The collection begins with the story, "Les Liaisons Dangereuses" and the first line, "It was the kind of party at which nobody got introduced." which immediately caught my attention. The story itself was one of my favourites in the book, centering around a man interested in catching the attention of a beautiful young woman at a fancy party. He manages this by lighting her hair on fire. Drabble captures the glamour of the moment perfectly.
Next in A Day in the Life of a Smiling Woman is "Hassan's Tower" in which a man honeymoons with his wife, a woman he once loved deeply but now feels distant from. Reflecting on her he thinks:
"Others found her beautiful, so beautiful she must be, and it was his fault only if he had ceased to see it."Drabble's writing is concise and observant, and the women she writes about are strong as well as distinctly English. I describe them this way because although many of the women are pushing against the norm of the time, the stories maintain a proper tone. Drabble writes in a way which is more polished than raw. Although her writing is technically flawless, at times I did crave a little more emotion in stories like "Faithful Lovers" which despite their tumultuous subject matter, in this case two people having an affair together, maintained an air of detachment.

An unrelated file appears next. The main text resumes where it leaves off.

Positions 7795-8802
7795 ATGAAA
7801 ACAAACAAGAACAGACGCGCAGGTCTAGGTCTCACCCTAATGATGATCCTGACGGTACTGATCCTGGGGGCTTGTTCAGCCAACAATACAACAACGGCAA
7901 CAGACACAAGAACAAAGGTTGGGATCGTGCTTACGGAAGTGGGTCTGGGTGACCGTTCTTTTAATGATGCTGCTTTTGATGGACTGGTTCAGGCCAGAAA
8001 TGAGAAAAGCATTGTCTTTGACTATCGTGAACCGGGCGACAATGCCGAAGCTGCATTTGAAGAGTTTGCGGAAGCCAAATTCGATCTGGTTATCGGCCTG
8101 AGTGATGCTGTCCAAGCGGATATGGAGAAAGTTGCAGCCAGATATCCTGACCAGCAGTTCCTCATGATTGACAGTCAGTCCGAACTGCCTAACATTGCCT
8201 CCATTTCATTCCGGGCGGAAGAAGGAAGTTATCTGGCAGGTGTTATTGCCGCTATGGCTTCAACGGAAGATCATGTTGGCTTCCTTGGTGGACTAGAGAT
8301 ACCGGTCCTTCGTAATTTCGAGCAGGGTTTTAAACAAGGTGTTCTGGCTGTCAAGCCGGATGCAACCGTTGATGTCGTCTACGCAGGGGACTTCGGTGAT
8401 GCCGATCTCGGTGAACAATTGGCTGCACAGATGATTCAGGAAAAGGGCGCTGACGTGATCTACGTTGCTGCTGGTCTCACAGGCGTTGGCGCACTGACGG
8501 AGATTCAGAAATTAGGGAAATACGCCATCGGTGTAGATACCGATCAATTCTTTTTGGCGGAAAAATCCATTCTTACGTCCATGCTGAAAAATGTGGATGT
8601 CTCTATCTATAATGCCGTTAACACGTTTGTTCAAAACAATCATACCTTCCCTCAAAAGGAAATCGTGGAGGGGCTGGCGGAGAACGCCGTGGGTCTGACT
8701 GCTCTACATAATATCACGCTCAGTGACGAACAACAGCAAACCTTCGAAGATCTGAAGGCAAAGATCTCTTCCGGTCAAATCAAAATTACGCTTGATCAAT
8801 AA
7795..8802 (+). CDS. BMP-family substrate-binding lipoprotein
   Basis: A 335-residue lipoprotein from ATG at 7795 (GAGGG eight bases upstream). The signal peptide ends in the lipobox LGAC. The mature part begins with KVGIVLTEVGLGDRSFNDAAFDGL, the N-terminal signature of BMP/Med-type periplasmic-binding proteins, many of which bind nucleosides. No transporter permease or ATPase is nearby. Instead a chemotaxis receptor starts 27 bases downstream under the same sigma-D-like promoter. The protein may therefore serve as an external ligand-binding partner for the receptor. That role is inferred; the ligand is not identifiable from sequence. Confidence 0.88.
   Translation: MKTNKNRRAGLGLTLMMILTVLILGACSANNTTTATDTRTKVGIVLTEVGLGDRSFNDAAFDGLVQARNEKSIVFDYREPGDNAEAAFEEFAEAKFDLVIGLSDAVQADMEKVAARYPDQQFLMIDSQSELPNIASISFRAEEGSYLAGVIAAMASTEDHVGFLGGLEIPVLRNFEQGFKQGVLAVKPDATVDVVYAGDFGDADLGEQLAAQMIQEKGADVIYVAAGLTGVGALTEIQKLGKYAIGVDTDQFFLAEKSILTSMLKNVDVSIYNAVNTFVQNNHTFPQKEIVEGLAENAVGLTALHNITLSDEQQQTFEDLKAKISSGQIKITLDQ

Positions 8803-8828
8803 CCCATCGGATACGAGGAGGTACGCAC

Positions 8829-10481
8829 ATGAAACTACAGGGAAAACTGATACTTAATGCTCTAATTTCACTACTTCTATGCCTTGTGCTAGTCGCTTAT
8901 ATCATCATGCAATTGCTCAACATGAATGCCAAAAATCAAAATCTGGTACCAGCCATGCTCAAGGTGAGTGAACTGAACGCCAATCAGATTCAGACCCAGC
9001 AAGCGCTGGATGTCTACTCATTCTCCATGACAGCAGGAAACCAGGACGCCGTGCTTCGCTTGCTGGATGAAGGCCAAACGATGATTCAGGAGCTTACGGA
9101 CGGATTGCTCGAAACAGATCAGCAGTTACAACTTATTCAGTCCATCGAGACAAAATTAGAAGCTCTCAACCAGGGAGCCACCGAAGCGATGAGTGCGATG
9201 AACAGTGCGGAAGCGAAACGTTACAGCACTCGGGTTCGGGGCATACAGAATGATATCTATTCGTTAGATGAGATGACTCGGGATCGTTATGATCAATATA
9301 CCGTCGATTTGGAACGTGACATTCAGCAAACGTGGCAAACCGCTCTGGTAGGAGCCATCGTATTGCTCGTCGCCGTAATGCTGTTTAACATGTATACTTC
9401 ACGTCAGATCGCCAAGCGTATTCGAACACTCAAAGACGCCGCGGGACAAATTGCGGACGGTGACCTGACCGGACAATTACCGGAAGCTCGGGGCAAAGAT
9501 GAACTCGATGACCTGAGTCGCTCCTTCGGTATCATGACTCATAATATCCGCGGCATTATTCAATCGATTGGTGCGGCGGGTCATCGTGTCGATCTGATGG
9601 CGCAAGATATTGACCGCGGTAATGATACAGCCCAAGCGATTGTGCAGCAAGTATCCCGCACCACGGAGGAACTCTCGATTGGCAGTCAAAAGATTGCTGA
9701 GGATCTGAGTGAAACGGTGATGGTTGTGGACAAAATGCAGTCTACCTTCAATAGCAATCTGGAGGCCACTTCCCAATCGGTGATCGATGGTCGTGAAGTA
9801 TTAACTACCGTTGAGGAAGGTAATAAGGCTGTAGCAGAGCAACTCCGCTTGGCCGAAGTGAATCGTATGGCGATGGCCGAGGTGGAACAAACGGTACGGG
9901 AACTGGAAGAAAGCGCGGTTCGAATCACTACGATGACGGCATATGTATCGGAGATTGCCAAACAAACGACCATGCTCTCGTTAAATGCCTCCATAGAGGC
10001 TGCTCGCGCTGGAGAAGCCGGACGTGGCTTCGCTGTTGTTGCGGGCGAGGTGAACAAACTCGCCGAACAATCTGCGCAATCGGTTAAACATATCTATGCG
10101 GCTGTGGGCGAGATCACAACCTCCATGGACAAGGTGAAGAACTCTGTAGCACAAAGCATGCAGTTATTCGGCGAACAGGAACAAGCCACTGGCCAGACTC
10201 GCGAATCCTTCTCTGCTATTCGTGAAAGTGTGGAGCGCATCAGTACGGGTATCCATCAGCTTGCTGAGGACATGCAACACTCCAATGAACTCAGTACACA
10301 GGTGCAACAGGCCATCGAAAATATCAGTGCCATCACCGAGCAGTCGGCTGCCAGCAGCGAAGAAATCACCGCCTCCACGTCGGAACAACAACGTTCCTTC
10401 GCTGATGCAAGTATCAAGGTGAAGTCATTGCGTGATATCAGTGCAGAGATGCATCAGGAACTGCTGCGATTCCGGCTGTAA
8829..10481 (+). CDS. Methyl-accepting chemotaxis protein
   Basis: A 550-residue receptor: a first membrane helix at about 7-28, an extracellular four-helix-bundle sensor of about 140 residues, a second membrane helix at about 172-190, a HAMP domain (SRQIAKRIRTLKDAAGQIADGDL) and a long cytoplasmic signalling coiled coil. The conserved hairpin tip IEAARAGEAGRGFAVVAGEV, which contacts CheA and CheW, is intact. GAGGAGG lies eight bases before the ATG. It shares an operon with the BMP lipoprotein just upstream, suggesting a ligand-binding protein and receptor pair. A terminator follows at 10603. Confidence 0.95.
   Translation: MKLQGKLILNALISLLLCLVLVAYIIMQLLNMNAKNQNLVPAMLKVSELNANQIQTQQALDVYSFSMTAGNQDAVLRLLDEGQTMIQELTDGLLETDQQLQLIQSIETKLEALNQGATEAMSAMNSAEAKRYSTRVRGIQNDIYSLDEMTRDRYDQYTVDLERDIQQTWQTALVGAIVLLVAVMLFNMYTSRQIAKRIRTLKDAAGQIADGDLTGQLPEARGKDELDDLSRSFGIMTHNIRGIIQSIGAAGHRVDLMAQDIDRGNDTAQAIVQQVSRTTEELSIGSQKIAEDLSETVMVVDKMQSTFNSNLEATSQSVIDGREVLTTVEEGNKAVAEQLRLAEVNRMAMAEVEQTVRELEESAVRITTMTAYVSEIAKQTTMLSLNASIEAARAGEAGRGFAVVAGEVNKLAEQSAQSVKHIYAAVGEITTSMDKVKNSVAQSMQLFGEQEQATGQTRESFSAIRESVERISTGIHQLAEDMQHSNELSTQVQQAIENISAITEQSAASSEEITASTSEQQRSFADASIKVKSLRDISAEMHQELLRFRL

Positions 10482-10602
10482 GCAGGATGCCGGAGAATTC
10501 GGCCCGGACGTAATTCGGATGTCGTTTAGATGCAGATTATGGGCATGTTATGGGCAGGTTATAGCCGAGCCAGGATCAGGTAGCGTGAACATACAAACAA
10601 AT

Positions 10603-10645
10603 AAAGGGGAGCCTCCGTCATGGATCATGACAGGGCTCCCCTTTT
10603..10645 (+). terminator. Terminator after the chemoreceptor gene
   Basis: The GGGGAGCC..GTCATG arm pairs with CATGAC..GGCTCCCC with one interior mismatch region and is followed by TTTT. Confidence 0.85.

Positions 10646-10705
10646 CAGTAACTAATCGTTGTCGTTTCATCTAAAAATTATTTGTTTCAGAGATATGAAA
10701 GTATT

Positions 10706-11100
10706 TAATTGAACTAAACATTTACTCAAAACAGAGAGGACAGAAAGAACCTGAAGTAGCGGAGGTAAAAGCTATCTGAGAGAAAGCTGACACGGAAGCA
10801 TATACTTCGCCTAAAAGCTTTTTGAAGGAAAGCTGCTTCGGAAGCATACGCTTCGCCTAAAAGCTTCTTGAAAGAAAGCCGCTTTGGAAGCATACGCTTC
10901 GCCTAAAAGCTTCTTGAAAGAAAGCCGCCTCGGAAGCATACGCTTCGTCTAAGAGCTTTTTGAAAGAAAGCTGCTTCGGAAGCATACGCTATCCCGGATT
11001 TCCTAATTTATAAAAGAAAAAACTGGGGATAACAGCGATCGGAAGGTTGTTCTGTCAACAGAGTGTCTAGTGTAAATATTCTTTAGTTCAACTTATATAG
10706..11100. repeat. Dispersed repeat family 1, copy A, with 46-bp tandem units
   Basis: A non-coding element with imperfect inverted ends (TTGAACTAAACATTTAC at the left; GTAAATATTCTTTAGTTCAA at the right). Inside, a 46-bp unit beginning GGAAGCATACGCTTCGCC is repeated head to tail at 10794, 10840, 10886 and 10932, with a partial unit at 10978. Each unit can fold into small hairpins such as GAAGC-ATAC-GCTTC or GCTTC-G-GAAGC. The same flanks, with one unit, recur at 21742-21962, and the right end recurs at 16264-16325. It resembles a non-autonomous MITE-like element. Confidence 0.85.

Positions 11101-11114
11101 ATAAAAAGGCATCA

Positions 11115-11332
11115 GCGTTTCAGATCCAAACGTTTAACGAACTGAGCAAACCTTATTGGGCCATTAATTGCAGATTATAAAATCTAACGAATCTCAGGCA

Many of the characters are working women, from a playwright in "A Success Story" to a TV personality in "A Day in the Life of a Smiling Woman" to a scientist in "The Caves of God". In such stories, particularly "A Day in the Life of a Smiling Woman" and "Homework", Drabble attempts to reconcile the working woman who still loves her children and family and who wants to have both.
One of the most interesting things about a collection like A Day in the Life of a Smiling Woman is the ability to see the writer evolve of time. Although the stories were not written in the exact order they were published, the characters still seem to age throughout the stories. She begins with a young man at a party, but later introduces a mother, then a woman who has already been divorced twice. Most of the later stories involve older women who somehow seek to escape to escape their ordinary lives. Although these later stories were still interesting, I found them less exciting and spontaneous, and perhaps it is simply my own age which makes it difficult to connect with such main characters.
The two stories of the collection which stuck with me the most were "Les Liaisons Dangereuses" and "A Day in the Life of a Smiling Woman". What these stories have in common is Drabble's ability to quietly tell the opposite of what the reader would expect, and although in the end their resolution may not be explicit, she has given you just enough to get to know the characters and become intrigued by the outcome, wondering what will happen next. Ultimately, A Day in the Life of a Smiling Woman is a collection of varying but quiet strength which would be interesting not only to those who are already familiar with Drabble, but also anyone looking for an introduction to this reserved but powerful writer.
Release Date: May 18th, 2011
Source: ARC From Publisher
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